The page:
El Niño and La Niña Alert System

January 5, 2016

On the first Thursday of each month, scientists with NOAA’s Climate Prediction Center in collaboration with forecasters at the International Research Institute for Climate and Society (IRI) release an official update on the status of the El Niño-Southern Oscillation (ENSO). Here is a description of the categories and criteria they use. 


  • Watch: Issued when conditions are favorable for the development of El Niño or La Niña conditions within the next six months.
  • Advisory: Issued when El Niño or La Niña conditions are observed and expected to continue.
  • Final advisory: Issued after El Niño or La Niña conditions have ended.
  • Not Active: ENSO Alert System is not active. Neither El Niño nor La Niña are observed or expected in coming 6 months.
     

El Niño criteria

  • Average sea surface temperatures in the Niño-3.4 region of the equatorial Pacific Ocean were at least 0.5°C (0.9°F) warmer than average (5°N-5°S, 120°W-170°W) in the preceding month, and
  • the anomaly has persisted or is expected to persist for 5 consecutive, overlapping 3-month periods (e.g.,  DJF, JFM, FMA, etc), and
  • the atmosphere over the tropical Pacific exhibits one or more of the changes commonly associated with El Niño:
    • weaker than usual easterly trade winds,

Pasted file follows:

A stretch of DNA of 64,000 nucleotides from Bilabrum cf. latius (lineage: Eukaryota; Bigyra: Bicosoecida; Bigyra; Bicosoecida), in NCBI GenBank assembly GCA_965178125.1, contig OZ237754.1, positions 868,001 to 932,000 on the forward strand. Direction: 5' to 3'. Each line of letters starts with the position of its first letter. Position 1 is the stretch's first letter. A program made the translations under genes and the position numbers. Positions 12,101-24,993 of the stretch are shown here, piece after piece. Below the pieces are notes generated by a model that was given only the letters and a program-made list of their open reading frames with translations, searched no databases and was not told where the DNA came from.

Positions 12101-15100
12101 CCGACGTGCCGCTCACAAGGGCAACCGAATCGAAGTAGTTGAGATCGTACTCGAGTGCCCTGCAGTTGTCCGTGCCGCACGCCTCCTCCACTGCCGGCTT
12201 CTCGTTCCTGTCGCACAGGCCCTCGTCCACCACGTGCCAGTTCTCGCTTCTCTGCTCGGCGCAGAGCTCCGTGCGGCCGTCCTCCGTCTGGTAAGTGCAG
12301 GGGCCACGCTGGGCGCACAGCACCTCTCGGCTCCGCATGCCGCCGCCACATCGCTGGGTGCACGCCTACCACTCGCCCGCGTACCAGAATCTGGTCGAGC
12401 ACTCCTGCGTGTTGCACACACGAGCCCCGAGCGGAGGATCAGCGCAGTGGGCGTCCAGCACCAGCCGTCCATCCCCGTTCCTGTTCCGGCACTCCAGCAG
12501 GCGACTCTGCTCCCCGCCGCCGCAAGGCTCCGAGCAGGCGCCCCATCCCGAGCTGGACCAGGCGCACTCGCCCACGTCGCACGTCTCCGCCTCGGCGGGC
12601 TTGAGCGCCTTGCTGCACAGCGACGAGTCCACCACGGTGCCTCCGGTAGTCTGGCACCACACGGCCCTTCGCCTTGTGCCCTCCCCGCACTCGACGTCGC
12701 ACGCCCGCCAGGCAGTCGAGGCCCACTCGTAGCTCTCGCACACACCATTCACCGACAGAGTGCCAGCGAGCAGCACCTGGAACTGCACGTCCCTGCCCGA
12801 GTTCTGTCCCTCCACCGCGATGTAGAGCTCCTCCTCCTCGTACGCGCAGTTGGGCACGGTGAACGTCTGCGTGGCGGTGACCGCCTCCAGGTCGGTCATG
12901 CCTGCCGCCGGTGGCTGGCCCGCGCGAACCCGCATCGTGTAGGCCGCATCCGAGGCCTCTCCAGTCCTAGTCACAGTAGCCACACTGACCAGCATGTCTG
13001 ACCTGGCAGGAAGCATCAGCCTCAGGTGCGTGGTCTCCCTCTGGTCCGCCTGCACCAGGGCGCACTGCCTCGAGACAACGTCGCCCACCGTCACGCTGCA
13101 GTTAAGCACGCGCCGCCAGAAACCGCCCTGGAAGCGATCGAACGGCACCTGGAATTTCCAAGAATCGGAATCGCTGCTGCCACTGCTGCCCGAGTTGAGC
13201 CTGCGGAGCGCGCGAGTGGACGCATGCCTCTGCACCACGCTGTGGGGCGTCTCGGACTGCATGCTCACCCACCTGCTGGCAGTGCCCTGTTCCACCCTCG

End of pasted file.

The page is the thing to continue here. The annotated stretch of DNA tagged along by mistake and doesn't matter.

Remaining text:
• reduced cloudiness and rainfall over Indonesia and a corresponding increase in the average surface pressure, or
    • increased cloudiness and rainfall in central or eastern part of the basin and a corresponding drop in the average surface pressure.

ENSO diagnostic flowchart

Summary of decision process in determining El Niño conditions. Figure by Glen Becker and Fiona Martin.

La Niña criteria

  • Average sea surface temperatures in the Niño-3.4 region of the equatorial Pacific Ocean (5°N-5°S, 120°W-170°W) were at least 0.5°C (0.9°F) cooler than average in the preceding month, and
  • an average anomaly of at least -0.5°C has persisted or is expected to persist for 5 consecutive, overlapping 3-month periods (e.g.,  DJF, JFM, FMA, etc), and
  • the atmosphere over the tropical Pacific exhibits changes commonly associated with La Niña, including one or more of the following:
    • stronger than usual easterly trade winds,
    • an increase in cloudiness and rainfall over Indonesia and a corresponding drop in average surface pressure,
    • a decrease in cloudiness and rainfall in the eastern tropical Pacific, and an increase in the average surface pressure.